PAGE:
The medical supply shortage caused by the novel 3D printers.could get some help from an unexpected source:
Printer maker HP, teeth straightener vendor SmileDirectClub and various other companies are exploring ways to use their 3D-printing technology to build things like ventilator valves, breathing filters and face mask clasps. HP, in a press release from Wednesday, said it's also looking at "entirely new parts such as plastic door handle adaptors which enable easy elbow opening to prevent further spread of the virus."
"We will make available any HP proprietary design files for these parts so they can be produced anywhere in the world and are also helping end-customers bridge potential supply chain interruptions by expanding distributed print-on-demand capabilities," the Silicon Valley tech giant said.
SmileDirectClub, which makes 3D-printed, customized orthodontia, said on Thursday that it's one of the largest 3D-printing manufacturers in the US. It's opened its manufacturing facility and is donating plastic to help medical supply companies and health organizations increase production of needed coronavirus medical supplies like medical face shields and respirator valves.
And Materialise, a Belgian 3D printing company, has developed hands-free door openers to help emergency workers and others avoid spreading germs. The 3D printed part can be fitted to an existing door handle without drilling holes or replacing the existing handle. Its first model can be attached to cylindrical handles.
At the same time, people on social media have been sharing 3D-printing plans for customizable face masks and forming groups to build ventilators using 3D printers and other easily available materials.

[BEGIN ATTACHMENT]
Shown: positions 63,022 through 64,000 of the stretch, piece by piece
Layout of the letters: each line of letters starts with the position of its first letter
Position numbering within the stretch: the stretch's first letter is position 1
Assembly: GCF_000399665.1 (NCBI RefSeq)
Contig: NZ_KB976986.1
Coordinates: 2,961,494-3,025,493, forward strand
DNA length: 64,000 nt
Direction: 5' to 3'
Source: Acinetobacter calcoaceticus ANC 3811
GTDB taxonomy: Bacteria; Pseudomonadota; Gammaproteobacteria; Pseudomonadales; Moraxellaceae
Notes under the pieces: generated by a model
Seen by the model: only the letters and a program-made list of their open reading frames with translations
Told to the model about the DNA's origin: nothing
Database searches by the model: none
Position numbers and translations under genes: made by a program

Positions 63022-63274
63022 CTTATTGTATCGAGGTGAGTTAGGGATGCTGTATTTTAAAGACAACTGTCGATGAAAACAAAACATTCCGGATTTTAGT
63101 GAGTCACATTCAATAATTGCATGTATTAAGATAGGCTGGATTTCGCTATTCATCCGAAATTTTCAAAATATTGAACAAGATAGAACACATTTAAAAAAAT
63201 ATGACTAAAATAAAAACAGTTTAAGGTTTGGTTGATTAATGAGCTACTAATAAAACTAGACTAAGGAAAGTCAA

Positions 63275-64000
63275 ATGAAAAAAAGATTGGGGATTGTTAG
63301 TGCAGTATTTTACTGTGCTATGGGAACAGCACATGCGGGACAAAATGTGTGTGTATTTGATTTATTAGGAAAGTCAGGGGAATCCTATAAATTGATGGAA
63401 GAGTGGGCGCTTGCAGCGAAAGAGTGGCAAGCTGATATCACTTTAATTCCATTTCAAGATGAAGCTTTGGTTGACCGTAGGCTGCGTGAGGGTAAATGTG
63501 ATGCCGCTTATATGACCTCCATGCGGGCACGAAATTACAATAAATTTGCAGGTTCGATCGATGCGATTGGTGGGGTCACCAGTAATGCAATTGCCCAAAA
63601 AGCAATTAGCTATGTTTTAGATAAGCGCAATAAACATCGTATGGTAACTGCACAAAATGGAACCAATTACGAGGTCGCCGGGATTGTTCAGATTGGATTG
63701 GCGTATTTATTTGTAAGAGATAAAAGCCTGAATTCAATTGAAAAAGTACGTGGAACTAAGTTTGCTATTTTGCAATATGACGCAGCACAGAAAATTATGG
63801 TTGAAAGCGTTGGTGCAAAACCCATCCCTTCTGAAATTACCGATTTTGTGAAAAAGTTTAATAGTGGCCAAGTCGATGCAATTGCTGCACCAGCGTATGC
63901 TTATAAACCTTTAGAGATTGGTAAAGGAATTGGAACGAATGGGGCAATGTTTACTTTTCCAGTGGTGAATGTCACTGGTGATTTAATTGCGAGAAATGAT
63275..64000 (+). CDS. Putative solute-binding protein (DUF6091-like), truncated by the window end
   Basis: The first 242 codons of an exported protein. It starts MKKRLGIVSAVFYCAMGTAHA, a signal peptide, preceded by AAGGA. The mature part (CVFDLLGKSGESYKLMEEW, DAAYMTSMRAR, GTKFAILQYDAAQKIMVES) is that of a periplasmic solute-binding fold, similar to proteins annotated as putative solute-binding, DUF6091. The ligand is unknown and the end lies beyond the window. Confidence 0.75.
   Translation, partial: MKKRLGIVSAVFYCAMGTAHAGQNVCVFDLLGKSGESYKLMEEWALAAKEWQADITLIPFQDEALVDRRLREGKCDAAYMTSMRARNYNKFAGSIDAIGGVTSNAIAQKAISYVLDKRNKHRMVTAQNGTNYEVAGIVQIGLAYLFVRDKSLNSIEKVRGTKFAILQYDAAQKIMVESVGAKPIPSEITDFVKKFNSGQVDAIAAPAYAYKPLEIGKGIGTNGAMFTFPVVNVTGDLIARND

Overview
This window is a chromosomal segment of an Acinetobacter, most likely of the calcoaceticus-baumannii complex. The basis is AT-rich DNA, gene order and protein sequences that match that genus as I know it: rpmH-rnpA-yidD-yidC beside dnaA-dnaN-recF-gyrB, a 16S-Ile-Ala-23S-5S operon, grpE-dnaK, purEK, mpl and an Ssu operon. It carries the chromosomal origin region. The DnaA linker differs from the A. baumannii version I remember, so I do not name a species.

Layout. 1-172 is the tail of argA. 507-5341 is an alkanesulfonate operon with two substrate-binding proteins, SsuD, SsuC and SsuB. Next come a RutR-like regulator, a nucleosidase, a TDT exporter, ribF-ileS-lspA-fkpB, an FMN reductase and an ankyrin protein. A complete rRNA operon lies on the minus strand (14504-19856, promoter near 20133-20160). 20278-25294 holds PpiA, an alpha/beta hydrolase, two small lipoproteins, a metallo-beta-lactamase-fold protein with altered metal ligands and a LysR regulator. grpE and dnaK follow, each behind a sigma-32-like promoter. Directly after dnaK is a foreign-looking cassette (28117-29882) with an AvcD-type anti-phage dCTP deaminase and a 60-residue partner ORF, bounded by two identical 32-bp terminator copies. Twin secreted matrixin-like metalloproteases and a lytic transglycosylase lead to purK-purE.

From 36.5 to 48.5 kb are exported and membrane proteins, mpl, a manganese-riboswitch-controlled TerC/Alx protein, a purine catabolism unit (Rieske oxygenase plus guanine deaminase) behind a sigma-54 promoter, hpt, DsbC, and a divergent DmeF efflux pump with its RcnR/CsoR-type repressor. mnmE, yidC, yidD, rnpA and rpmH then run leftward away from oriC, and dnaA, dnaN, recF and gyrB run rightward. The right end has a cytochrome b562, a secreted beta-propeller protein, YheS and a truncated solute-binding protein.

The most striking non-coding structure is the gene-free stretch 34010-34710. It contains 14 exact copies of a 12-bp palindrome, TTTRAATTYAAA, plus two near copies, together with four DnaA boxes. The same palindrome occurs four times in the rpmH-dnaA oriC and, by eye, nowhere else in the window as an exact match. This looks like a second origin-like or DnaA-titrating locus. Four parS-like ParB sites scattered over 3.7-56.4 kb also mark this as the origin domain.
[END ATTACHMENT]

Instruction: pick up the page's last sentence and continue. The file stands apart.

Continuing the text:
That doesn't mean you can just 3D-print your own equipment, though. Some of the items require specialized equipment, and it's not clear how well something like a 3D-printed mask would work.
The coronavirus was first detected in the Chinese city of Wuhan late last year. It causes an illness known as COVID-19 and has been linked to a family of viruses known as coronaviruses, which include SARS and MERS. The World Health Organization has labeled COVID-19 a pandemic. The crisis is changing the way we live and forcing people across the globe to stay at home and isolate themselves from others.
The pandemic has caused schools to close, while other closures have swept across the country, from Broadway theaters to NBA venues. Starting Tuesday, the San Francisco Bay Area was put on lockdown, with citizens ordered to stay at home except for essential outings. It joined places like France and Spain in limiting the movement of the public.
The lockdowns and worries about the coronavirus have caused people to rush their grocery stores, pharmacies and corner bodegas in an effort to have enough supplies to last for weeks confined at home. Their shopping sprees have included, hand sanitizer, disinfecting wipes and masks, which have all seen shortages.